On the eve of the 20th anniversary of America’s worst terrorist attack, “Where were you when you first heard the news on 9/11?” has become one of the formative questions for today’s generations.

I was privileged to be among those serving as ambassadors of reconciliation and friendship in the name of Jesus who met face to face over the past four years to engage in dialogue about a wide range of important issues, including religious freedom and human rights, with top Arab-Muslim political and religious leaders in the Gulf region. We also asked them to reflect on their 9/11 experiences, lessons learned and ongoing reforms for the better.

In his latest nonfiction book, “Enemies and Allies,” released this week from Tyndale, New York Times bestselling author Joel C. Rosenberg chronicles these compelling conversations by first-ever delegations of American Evangelical Christian leaders he organized to the Middle East. 

Two years ago today, we were welcomed to the Royal Court in Jeddah by His Royal Highness Mohammed bin Salman, the crown prince of the Kingdom of Saudi Arabia. We asked Salman, frequently identified as “MBS,” to describe his memories of what he was doing on Sept. 11, 2001. 

Though he was just 16 years old at the time of the attack, like other Arab-Muslim leaders with whom we met, MBS became alarmed and angry. He realized that the jihadists didn’t just take over and turn jet planes into ballistic missiles that day, they hijacked his religion and tried to redefine Islam. For the first time in his life, he was humiliated to be a Saudi, as a new pejorative perception of his nation and people did not reflect the reality of who they are. 

As a result, the young teenaged prince made a decision that galvanized his resolve and determined priorities he is carrying out today in combating extremism and making sweeping societal changes and cultural reforms toward moderate Islam. Though significant progress has been made there are still many challenges yet to be addressed. But, today the Kingdom, its neighbors and the world are far different, especially regarding matters of faith and religion.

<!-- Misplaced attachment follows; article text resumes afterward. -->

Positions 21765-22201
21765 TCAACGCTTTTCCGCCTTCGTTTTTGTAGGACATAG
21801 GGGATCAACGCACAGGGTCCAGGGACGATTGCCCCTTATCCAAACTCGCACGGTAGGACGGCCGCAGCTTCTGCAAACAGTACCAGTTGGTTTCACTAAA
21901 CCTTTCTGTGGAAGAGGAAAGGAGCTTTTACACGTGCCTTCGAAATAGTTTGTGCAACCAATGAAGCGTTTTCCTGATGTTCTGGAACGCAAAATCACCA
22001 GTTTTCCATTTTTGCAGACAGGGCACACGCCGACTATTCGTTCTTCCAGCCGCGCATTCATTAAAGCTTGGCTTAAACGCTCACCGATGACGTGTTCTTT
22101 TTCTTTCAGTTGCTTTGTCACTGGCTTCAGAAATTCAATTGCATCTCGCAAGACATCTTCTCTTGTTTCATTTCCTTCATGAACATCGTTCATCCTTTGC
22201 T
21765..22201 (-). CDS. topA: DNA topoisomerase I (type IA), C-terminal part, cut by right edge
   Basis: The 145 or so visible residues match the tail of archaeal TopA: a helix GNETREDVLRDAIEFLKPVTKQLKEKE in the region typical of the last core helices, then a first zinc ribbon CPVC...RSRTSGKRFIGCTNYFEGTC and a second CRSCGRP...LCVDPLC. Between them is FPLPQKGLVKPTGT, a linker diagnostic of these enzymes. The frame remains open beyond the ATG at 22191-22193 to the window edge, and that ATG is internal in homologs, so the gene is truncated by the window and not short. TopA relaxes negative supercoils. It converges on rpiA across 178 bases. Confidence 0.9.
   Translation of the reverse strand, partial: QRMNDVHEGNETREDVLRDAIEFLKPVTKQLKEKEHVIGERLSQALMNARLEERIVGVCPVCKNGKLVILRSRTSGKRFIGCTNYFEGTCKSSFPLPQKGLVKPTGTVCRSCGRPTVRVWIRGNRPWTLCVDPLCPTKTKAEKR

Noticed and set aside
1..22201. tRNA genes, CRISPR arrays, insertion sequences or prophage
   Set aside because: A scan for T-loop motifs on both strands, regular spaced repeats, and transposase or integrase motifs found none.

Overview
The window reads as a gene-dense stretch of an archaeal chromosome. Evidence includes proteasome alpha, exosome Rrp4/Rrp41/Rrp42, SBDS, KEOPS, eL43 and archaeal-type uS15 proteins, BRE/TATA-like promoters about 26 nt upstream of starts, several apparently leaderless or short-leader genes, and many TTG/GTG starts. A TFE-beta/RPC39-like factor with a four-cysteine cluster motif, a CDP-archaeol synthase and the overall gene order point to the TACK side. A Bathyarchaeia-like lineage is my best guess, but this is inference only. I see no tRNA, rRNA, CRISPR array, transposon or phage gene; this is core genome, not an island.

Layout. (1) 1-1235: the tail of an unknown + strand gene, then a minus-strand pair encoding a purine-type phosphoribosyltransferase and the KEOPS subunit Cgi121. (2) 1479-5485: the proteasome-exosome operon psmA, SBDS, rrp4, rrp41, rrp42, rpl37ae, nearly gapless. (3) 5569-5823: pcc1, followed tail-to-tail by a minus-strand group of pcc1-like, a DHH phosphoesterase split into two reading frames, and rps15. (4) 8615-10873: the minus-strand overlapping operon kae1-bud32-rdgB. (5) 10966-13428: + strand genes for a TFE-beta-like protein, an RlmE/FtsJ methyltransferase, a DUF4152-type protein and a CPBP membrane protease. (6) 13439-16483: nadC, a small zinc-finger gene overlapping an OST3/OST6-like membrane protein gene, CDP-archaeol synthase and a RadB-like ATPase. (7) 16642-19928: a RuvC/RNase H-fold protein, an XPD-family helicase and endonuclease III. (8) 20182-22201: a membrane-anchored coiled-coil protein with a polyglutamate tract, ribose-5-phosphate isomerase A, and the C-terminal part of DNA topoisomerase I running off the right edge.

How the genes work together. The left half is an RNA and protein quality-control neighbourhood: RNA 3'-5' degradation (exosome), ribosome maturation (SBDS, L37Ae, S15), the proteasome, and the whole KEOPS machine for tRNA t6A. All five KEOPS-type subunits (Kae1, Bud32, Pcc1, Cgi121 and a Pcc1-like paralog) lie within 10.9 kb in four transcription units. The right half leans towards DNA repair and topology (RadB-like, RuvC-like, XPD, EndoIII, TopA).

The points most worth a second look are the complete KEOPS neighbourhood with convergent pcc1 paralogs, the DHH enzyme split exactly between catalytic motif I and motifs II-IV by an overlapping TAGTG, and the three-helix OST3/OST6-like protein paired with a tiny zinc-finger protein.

In October 2018, we had a similar discussion with Crown Prince Sheikh Mohammed bin Zayed Al Nahyan (widely known by his initials, MBZ), the Emir of Abu Dhabi who is driving similar reforms in the United Arab Emirates (UAE). He told us that Sept. 11, 2001, was “a time for choosing,” and a pivotal moment for him and his father, the late Sheikh Zayed, UAE’s modern founder and visionary.

Within days following the 9/11 attacks, the UAE severed ties with the Taliban. In time they would send the first Arab forces into Afghanistan to fight alongside their most important and valued ally, the United States.

We had similar important discussions in November 2017 with Egyptian President Abdel Fattah el-Sisi and His Majesty King Abdullah II of Jordan as part of a regional tour. 

King Abdullah reinforced previous public statements, such as in a 2014 interview on CBS “This Morning,” during which he described the ongoing battle against violent Islamists. “This is a Muslim problem,” he said. “We need to take ownership of this. We need to stand up and say what is right and what is wrong. This is no reflection on our religion. This is evil.”

Evangelical delegation with the Jordanian King Abdullah II, Nov. 8, 2017 (Photo courtesy Royal Hashemite Court)

Déjà vu